Iran: Mothers can visit three jailed hikers
TEHRAN, Iran -- Iran will allow the mothers of three Americans arrested along the Iraqi border in July to visit them in a Tehran prison, the foreign minister announced Monday, saying the decision was made on humanitarian grounds.
It was the first positive signal from Iran in a case that has exacerbated tensions between the two countries that were already high due to the standoff over Iran's accelerating nuclear program and criticism of its crackdown on postelection protesters.
During their nine months in jail, Iran has accused the Americans of espionage but has not brought them to trial or even made clear if formal charges have been filed. In February, President Mahmoud Ahmadinejad proposed swapping them for Iranians he says are jailed in the U.S., raising fears that the three are being held as bargaining chips.
UK's Brown to resign as PM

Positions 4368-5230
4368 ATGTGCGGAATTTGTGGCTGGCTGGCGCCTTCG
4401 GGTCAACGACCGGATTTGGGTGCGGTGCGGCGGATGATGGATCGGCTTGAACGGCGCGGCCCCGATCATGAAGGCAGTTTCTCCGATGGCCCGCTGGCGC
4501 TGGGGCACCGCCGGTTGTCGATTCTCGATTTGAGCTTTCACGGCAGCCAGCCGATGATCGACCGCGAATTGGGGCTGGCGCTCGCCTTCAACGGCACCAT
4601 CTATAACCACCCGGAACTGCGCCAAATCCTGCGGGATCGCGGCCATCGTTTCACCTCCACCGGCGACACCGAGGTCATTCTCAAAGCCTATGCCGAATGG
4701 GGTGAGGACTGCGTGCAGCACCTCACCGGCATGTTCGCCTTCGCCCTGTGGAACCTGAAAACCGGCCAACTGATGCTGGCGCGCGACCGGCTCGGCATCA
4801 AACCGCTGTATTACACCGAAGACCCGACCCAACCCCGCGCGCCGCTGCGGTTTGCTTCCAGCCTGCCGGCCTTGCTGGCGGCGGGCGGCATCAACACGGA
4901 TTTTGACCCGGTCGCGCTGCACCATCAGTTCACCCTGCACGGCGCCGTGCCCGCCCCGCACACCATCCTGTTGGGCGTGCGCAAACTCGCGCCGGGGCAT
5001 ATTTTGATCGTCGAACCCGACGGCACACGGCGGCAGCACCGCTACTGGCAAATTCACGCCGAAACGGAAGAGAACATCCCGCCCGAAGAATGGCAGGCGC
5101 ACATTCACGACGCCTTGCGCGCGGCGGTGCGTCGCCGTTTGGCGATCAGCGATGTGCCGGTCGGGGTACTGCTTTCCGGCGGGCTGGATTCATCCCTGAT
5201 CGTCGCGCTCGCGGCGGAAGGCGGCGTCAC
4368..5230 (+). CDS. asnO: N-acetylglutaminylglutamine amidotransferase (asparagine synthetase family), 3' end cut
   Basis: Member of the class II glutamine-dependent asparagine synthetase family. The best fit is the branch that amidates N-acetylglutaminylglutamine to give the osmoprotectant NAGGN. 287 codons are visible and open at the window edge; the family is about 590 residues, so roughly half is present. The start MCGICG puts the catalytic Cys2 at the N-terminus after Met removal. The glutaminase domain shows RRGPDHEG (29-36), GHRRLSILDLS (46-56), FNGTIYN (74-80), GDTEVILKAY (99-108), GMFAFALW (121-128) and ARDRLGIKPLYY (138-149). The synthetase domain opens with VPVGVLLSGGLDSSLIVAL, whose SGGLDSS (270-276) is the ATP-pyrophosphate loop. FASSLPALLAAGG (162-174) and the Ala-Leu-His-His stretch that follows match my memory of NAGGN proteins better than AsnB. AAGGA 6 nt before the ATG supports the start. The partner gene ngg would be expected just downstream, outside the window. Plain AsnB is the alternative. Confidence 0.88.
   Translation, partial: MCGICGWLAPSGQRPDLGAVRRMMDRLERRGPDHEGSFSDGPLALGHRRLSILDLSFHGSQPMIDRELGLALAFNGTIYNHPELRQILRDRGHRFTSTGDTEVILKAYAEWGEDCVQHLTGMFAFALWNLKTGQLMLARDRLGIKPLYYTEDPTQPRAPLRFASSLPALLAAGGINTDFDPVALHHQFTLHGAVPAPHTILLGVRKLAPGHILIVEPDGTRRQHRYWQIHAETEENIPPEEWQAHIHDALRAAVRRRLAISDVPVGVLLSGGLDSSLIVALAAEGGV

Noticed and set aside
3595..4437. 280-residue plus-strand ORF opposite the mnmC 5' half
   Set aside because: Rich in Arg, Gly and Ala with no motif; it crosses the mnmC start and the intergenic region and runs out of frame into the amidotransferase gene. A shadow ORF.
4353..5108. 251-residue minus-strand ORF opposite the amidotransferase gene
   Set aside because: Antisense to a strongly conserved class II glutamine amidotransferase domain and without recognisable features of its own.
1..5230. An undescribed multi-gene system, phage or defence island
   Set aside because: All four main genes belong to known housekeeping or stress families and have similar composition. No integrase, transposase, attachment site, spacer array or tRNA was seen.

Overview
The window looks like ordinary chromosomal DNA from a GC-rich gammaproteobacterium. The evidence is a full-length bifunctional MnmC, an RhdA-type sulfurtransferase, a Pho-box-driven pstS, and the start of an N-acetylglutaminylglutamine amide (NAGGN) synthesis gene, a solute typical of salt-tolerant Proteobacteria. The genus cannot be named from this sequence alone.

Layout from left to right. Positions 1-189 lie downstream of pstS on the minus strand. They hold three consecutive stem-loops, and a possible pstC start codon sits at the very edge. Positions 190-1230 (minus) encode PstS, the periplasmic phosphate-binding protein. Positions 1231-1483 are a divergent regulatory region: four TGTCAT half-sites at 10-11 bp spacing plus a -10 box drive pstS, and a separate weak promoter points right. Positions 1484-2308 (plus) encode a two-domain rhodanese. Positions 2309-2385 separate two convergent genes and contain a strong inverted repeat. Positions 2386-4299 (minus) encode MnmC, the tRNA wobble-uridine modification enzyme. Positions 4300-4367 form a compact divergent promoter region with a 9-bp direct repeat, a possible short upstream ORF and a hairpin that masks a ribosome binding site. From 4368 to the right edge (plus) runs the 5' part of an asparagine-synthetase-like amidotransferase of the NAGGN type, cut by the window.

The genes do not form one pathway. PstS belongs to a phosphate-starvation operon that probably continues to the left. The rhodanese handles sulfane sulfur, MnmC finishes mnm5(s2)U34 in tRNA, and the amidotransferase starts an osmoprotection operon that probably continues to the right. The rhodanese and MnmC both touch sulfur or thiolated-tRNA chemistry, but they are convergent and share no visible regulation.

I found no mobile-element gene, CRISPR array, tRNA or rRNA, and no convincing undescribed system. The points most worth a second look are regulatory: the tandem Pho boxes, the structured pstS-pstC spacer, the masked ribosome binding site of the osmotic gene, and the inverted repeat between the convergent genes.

LONDON -- British Prime Minister Gordon Brown made a dramatic bid to keep his beleaguered Labour Party in power after it was punished in elections last week, announcing Monday he will resign by September at the latest even if the Liberal Democrats -- being wooed by the Conservatives -- decide to join his party in government.
The political theater, played out in front of the iconic black door of No. 10 Downing Street, comes as David Cameron's Conservatives -- which won the most seats in Parliament but fell short of a majority -- struggled in their attempts to win over the third-place Liberal Democrats.
White House optimistic on Afghan war
WASHINGTON -- The Obama administration sought Monday to smooth over past differences with Afghan President Hamid Karzai, who arrived here on a four-day mission to convince Americans that his country is not a lost cause.
At a White House news conference, Karl Eikenberry, the U.S. ambassador to Afghanistan, acknowledged that relations with Karzai have been shaky.
''But what measures true partnership is the ability, when the stakes are as high as they are for Afghanistan and the United States of America, to be able to work our way through difficulties and come back together and still find ourselves well aligned,'' Eikenberry said.